12/01/2021 | News release | Distributed by Public on 12/01/2021 04:22
Proofpoint threat researchers have observed the adoption of a novel and easily implemented phishing attachment technique by APT threat actors in Q2 and Q3 of 2021. This technique, referred to as RTF template injection, leverages the legitimate RTF template functionality. It subverts the plain text document formatting properties of an RTF file and allows the retrieval of a URL resource instead of a file resource via an RTF's template control word capability. This enables a threat actor to replace a legitimate file destination with a URL from which a remote payload may be retrieved.
The sample RTF template injection files analyzed for this publication currently have a lower detection rate by public antivirus engines when compared to the well-known Office-based template injection technique. Proofpoint has identified distinct phishing campaigns utilizing the technique which have been attributed to a diverse set of APT threat actors in the wild. While this technique appears to be making the rounds among APT actors in several nations, Proofpoint assesses with moderate confidence, based on the recent rise in its usage and the triviality of its implementation, that it could soon be adopted by cybercriminals as well.
RTF template injection is a simple technique in which an RTF file containing decoy content can be altered to allow for the retrieval of content hosted at an external URL upon opening an RTF file. By altering an RTF file's document formatting properties, specifically the document formatting control word for "\*\template" structure, actors can weaponize an RTF file to retrieve remote content by specifying a URL resource instead of an accessible file resource destination. RTF files include their document formatting properties as plaintext strings within the bytes of the file. This allows the property control word syntax to be referenced even in the absence of a word processor application, providing formatting stability for the filetype across numerous platforms. However, RTF files based on the malleability of these plaintext strings within the bytes of a file are often subverted for malicious file delivery purposes in the context of a phishing campaign. While historically the use of embedded malicious RTF objects has been well documented as a method for delivering malware files using RTFs, this new technique is more simplistic and, in some ways, a more effective method for remote payload delivery than previously documented techniques.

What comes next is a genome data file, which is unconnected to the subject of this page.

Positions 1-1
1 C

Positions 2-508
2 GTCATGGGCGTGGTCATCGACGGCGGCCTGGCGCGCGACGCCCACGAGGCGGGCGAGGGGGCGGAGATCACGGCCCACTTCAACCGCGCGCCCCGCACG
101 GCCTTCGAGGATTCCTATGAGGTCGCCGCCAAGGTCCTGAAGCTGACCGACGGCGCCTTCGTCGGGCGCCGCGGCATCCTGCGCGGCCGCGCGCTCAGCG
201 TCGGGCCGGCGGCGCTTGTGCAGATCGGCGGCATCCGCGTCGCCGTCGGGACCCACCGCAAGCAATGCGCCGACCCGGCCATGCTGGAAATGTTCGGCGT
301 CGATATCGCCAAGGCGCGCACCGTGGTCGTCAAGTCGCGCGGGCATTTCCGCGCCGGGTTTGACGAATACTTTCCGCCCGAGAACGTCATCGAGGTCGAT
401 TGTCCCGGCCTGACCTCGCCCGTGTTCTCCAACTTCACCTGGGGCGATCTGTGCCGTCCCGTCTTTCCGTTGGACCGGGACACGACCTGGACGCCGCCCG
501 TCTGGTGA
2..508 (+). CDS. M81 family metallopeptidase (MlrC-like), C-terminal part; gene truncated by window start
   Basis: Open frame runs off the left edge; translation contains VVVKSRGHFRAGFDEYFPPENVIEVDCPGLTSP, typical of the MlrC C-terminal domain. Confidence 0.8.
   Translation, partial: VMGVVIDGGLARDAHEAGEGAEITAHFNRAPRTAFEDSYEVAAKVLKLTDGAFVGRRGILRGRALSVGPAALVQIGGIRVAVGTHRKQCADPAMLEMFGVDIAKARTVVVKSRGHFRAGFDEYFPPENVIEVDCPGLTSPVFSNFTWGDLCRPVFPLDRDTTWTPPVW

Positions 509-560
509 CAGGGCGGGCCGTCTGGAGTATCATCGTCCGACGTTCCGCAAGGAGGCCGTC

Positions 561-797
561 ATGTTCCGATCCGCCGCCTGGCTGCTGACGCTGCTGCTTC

Figure 1. RTF Document Formatting Properties Rich Text Format (RTF) Version 1.5 Specification.
As documented in the RTF file Version 1.5 specifications (Figure 1), RTF files include a "\*\template" control word, where the value "*\" designates that the following value is a destination, and "template" designates the specific control word function. This control word value is intended to be the destination of a legitimate template file which is retrieved and loaded upon the opening of the initial RTF, changing the visual appearance of the file. However, it is trivial to alter the bytes of an existing RTF file to insert a template control word destination including a URL resource. This allows the RTF file to retrieve a URL resource as a destination rather than a file like the RTF structure intends. This method is viable in both .rtf and .doc.rtf files, allowing for the successful retrieval of remote payloads hosted at an external URL.
In the case of .doc.rtf files the extension specifies that the RTF file will be opened utilizing Microsoft Word. As a result, when an RTF Remote Template Injection file is opened using Microsoft Word, the application will retrieve the resource from the specified URL before proceeding to display the lure content of the file. This technique is successful despite the inserted URL not being a valid document template file. This process is demonstrated in Figures 2 and 3 below in which an RTF file has been weaponized by researchers to retrieve the documentation page for RTF version 1.5 from a URL at the time the file is opened. The technique is also valid in the .rtf file extension format, however a message is displayed when opened in Word which indicates that the content of the specified URL is being downloaded and in some instances an error message is displayed in which the application specifies that an invalid document template was utilized prior to then displaying the lure content within the file.